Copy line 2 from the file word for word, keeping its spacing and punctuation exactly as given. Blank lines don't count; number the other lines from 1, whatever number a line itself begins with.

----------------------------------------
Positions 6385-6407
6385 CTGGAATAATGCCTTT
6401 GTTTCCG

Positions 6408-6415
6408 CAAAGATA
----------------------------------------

6385 CTGGAATAATGCCTTT